we want to recognize the many friends, clients, and colleagues, without whose constant involvement and steady
interest Strategic Six Sigma: Best Practices from the Executive
Suite, would not have been written.
To our clients and friends who so willingly shared their
stories of leadership, change, and transformation with us, we
are extremely grateful for your participation in this project.
At Dow Chemical, special thanks to Mike Parker, Kathleen
Bader, Tom Gurd, Darlene MacKinnon, Jeff Schatzer, Matt
Rassette, Shelly Bartosek, and Nancy Weiss. At Caterpillar, our
gratitude to Glen Barton, Dave Burritt, Geoff Turk, Julie Hammond, Denny Huber, Diana Shankwitz, Jill Keel, and Phil
Thannert. At Bombardier Transportation, our appreciation to
Pierre Lortie, Desmond Bell, and Marlene Girard. At ServiceMaster, Jon Ward, Phil Rooney, Pat Asp, and John Biedry. At
Raytheon, Dan Burnham, David Polk, and Ann Psilekas. At
Air Products & Chemicals, George Diehl. At Lockheed Martin,
our thanks to Mike Joyce and Shirley Pitts. And at J.P. Morgan Chase, our appreciation to Debbie Neuscheler-Fritsch.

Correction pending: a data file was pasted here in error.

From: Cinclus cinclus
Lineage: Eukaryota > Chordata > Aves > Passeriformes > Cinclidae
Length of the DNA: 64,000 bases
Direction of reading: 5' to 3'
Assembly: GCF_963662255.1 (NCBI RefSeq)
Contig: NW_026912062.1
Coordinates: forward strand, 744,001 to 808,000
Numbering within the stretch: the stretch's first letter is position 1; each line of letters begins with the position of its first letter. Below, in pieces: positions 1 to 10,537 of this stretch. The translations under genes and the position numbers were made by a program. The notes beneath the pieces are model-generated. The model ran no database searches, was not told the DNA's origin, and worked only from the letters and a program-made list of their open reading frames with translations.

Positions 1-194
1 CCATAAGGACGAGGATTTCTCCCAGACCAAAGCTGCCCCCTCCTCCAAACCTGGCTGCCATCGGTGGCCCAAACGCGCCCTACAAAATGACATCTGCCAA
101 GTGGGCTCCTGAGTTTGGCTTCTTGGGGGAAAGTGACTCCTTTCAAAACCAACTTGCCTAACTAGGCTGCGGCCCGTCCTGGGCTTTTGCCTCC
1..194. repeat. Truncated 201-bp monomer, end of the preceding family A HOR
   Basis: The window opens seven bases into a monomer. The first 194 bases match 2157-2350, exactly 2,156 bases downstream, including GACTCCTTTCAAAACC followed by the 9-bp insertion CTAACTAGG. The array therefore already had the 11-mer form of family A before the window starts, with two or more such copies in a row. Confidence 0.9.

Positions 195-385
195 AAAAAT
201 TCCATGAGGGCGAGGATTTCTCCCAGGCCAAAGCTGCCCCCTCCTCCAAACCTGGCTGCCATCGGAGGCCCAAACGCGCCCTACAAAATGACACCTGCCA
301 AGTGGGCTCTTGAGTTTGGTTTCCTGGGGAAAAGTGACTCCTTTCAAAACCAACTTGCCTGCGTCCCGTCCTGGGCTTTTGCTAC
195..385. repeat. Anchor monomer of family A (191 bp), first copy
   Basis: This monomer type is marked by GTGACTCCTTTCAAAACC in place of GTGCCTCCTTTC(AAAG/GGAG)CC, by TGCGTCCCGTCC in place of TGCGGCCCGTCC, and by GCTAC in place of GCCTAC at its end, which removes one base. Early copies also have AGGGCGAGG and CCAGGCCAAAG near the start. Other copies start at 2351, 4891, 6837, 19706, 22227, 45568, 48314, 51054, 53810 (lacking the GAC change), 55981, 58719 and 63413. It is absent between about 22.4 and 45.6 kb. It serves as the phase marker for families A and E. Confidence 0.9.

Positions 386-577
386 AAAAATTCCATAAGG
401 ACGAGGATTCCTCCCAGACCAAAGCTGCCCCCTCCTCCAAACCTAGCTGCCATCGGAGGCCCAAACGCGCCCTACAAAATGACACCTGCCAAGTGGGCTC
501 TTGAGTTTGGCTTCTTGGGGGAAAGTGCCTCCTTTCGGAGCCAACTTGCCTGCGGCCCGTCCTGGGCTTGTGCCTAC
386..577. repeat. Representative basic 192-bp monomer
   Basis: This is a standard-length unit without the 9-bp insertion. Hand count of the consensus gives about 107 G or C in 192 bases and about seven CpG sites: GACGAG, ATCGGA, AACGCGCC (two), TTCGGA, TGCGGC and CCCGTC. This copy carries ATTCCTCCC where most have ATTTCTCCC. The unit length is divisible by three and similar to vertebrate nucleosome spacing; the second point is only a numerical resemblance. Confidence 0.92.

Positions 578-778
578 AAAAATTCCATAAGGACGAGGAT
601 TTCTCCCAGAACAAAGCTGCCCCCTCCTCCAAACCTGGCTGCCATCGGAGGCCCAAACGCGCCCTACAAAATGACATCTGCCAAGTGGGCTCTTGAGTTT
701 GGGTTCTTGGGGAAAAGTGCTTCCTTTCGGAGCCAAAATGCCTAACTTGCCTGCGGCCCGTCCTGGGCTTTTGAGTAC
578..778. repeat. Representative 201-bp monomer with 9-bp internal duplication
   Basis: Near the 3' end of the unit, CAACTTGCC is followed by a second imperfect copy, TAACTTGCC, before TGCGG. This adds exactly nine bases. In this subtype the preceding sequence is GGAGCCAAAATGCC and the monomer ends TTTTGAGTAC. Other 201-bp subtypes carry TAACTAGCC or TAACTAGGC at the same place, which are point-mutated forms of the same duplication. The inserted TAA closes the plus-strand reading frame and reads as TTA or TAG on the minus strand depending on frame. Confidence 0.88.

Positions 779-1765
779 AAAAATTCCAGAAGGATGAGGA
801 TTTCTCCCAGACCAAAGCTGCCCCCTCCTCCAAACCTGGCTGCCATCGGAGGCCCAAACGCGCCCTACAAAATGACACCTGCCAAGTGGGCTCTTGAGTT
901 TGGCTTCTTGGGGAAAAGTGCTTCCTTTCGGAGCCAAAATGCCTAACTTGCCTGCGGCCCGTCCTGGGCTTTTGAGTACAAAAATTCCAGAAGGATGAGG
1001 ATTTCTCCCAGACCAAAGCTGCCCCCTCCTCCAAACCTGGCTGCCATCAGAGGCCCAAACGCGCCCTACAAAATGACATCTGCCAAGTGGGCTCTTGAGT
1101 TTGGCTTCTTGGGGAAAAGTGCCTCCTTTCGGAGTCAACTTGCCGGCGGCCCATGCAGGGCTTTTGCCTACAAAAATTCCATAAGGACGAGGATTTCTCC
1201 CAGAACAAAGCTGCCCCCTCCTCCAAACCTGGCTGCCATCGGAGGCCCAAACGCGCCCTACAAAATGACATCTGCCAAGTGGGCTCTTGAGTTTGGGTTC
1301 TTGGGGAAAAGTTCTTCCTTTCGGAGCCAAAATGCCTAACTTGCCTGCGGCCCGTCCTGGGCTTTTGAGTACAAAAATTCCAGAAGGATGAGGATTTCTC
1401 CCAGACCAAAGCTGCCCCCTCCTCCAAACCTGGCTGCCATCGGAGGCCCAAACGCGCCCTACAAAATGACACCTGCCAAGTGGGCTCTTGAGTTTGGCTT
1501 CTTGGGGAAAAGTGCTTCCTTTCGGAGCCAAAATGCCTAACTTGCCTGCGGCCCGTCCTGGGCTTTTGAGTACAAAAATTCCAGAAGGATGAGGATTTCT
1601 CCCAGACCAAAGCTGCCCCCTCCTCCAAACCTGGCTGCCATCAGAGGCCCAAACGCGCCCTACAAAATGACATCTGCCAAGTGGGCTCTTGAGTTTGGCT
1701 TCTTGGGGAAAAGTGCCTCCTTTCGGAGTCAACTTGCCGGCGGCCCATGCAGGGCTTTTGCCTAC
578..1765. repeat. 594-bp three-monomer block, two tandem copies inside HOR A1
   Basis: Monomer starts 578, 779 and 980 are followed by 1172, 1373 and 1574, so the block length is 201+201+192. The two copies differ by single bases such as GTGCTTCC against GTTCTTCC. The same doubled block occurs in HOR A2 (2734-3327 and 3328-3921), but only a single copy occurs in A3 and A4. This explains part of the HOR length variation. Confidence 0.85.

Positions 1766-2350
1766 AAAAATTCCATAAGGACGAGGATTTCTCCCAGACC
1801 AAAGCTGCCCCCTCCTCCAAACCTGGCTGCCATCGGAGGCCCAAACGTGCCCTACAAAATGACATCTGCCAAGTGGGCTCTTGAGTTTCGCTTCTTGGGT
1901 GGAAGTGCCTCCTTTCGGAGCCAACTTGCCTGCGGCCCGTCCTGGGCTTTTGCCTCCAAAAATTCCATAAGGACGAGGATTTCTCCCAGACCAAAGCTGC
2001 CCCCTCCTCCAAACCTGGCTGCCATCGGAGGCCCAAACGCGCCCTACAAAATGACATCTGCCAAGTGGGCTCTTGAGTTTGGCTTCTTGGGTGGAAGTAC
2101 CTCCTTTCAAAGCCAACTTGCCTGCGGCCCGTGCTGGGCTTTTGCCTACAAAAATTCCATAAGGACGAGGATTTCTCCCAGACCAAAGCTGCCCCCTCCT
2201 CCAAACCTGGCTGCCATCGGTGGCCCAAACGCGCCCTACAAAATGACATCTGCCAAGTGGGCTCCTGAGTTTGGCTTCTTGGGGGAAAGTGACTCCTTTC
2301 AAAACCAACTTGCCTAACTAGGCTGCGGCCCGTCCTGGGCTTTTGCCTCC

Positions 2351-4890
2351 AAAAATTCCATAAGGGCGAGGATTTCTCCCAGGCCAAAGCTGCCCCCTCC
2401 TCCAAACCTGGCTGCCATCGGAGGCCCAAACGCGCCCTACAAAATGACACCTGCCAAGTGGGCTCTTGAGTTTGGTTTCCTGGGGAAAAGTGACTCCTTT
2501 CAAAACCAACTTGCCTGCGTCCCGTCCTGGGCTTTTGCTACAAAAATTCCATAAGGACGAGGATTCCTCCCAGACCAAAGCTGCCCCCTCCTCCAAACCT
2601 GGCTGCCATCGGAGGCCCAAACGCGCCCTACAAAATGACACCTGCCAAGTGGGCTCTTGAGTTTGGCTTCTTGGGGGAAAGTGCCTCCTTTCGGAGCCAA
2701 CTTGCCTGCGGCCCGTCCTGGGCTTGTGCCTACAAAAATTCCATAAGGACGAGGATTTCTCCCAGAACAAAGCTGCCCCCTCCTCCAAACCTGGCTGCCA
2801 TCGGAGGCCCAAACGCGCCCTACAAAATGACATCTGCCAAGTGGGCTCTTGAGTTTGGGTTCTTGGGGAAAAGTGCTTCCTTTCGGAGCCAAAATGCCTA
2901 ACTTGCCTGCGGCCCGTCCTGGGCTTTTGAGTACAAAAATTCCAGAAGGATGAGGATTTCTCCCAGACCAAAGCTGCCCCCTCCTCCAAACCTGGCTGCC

At PricewaterhouseCoopers, we gratefully acknowledge
the assistance of a number of key colleagues including: Grady



Means, Bill Trahant, Joe DeVittorio, Warner Burke, Steve

Yearout, Jim Prendergast, Monica Painter, David Wilkerson,
Cathy Neuman, Jim Niemes, Tom McElwee, Charlie Streeter,
Peter Amico, George Byrne, Steve Marra, Dan Arnott, Bob
Norris, Dawn Edmiston, Mary Trotter, Teddy Regio, Shruti
Chandra, Rita Thomas, Bertha Ballard, Robin Masinter,
Yolanda Ortiz, Don McCartney, and Allyson Woodruff. This
book is incalculably richer for the comments, insights, and
ideas each of you suggested as we proceeded with the writing
of the manuscript.
To our agent Doris Michaels of the Doris Michaels Literary Agency in New York, and our editor, Matt Holt at John
Wiley & Sons. We are grateful for your support of and steadfast interest in this project, and for your continuing advice
and counsel as we prepared the manuscript for publication.
To our friends at The American Society for Training &
Development and at T & D magazine, including Pat Galagan,
Haidee Allerton, Valerie Small, Mark Morrow, and Tresa Sullivan; and at the Journal of Organizational Excellence (JOE),
Jane Bensahel and Mary Ann C. Fusco. We thank you all for
the opportunities you gave us in the past to publish our ideas
about Strategic Six Sigma in your publications. Many of
those ideas have been further developed, refined, field-tested,
and presented in this book, as insights and approaches from